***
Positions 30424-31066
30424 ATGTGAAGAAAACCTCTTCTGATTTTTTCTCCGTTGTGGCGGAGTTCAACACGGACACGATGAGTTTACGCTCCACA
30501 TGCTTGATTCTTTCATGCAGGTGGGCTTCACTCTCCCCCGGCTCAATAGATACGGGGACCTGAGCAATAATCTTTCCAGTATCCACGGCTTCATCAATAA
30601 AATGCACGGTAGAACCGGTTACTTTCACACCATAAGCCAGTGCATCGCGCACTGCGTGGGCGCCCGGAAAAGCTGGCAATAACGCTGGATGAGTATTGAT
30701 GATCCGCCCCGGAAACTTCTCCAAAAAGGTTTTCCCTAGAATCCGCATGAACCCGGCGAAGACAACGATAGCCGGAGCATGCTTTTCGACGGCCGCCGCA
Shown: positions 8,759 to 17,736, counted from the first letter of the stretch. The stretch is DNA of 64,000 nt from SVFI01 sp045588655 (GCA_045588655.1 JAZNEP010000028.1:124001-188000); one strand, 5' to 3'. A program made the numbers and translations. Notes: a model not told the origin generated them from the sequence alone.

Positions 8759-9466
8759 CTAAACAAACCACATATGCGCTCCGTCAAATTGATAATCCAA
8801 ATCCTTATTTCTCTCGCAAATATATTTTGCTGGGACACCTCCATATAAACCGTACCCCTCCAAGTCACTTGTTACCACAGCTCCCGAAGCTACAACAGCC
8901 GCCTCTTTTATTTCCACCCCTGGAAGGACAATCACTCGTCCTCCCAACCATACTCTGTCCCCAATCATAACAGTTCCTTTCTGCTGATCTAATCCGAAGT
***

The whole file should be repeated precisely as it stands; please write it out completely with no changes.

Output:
Positions 30424-31066
30424 ATGTGAAGAAAACCTCTTCTGATTTTTTCTCCGTTGTGGCGGAGTTCAACACGGACACGATGAGTTTACGCTCCACA
30501 TGCTTGATTCTTTCATGCAGGTGGGCTTCACTCTCCCCCGGCTCAATAGATACGGGGACCTGAGCAATAATCTTTCCAGTATCCACGGCTTCATCAATAA
30601 AATGCACGGTAGAACCGGTTACTTTCACACCATAAGCCAGTGCATCGCGCACTGCGTGGGCGCCCGGAAAAGCTGGCAATAACGCTGGATGAGTATTGAT
30701 GATCCGCCCCGGAAACTTCTCCAAAAAGGTTTTCCCTAGAATCCGCATGAACCCGGCGAAGACAACGATAGCCGGAGCATGCTTTTCGACGGCCGCCGCA
Shown: positions 8,759 to 17,736, counted from the first letter of the stretch. The stretch is DNA of 64,000 nt from SVFI01 sp045588655 (GCA_045588655.1 JAZNEP010000028.1:124001-188000); one strand, 5' to 3'. A program made the numbers and translations. Notes: a model not told the origin generated them from the sequence alone.

Positions 8759-9466
8759 CTAAACAAACCACATATGCGCTCCGTCAAATTGATAATCCAA
8801 ATCCTTATTTCTCTCGCAAATATATTTTGCTGGGACACCTCCATATAAACCGTACCCCTCCAAGTCACTTGTTACCACAGCTCCCGAAGCTACAACAGCC
8901 GCCTCTTTTATTTCCACCCCTGGAAGGACAATCACTCGTCCTCCCAACCATACTCTGTCCCCAATCATAACAGTTCCTTTCTGCTGATCTAATCCGAAGT